2011-10-25

String concatenation in JavaScript

There are two ways of doing string concatenation in JavaScript. This post demonstrates them and explains which one is faster.

1. + operator. The + operator does string concatenation as soon as one of its operands is a string. Then the other operand is converted to string. Example:

    > "Say hello " + 7 + " times fast!"
    ’Say hello 7 times fast!’
Alternatively, you can use += where
    a += b
is an abbreviation for
    a = a + b
Example:
    > var str = "";
    > str += "Say hello ";
    ’Say hello ’
    > str += 7;
    ’Say hello 7’
    > str += " times fast!";
    ’Say hello 7 times fast!’

2. Joining an array of strings. Collect the strings to be concatenated in an array and join it afterwards.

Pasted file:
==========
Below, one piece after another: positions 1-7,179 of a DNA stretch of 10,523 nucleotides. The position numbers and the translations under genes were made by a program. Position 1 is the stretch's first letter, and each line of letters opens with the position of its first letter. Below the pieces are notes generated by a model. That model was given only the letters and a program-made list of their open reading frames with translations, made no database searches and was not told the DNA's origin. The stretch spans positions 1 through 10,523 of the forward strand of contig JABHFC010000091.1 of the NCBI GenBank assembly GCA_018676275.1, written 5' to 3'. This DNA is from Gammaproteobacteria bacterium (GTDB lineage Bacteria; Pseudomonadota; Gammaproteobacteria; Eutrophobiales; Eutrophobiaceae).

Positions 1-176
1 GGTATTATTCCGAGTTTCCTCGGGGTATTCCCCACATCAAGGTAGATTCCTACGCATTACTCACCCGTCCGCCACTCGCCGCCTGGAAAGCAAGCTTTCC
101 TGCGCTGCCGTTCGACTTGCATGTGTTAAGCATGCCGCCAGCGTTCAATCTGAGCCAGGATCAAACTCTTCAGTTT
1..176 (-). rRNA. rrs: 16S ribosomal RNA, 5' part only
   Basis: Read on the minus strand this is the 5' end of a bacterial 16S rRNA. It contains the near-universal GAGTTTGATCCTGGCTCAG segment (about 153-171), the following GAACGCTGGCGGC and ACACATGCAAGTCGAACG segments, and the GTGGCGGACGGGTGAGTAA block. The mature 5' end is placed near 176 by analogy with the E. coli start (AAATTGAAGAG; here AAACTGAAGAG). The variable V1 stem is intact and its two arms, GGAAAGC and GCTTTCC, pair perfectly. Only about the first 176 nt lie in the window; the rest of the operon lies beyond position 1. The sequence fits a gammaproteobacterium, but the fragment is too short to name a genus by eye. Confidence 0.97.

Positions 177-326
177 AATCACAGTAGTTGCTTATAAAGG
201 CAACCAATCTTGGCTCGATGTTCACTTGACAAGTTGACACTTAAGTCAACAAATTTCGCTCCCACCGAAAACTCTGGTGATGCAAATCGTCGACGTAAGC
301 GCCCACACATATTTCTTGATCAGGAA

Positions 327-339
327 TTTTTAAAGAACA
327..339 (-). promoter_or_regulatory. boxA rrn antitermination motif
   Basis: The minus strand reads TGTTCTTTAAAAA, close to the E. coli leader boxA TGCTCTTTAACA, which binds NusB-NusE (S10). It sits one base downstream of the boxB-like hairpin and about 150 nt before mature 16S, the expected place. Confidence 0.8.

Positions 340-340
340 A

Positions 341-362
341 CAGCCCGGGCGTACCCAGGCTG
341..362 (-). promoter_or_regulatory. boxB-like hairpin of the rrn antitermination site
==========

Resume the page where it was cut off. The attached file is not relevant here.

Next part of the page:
> var arr = [];
    > arr.push("Say hello ");
    1
    > arr.push(7);
    2
    > arr.push(" times fast");
    3
    > arr.join("")
    ’Say hello 7 times fast’
Which one is faster? Strings being immutable, most string operations whose results are strings produce new strings. Therefore languages such as C# or Java whose string handling is similar to JavaScript’s have special classes that help with concatenating strings. For example, C# calls this class StringBuilder. However, modern JavaScript engines optimize the + operator internally [1]. Tom Schuster mentions Ropes [2] as one possible technique for optimization. Hence there is no need for StringBuilder in JavaScript. Just use += and be done.

References:

  1. Re: String concatenation” – email by Brendan Eich stating that + is faster on modern JavaScript engines.
  2. Ropes: an Alternative to Strings (1995)” by Hans-J. Boehm , Russ Atkinson , Michael Plass.

No comments: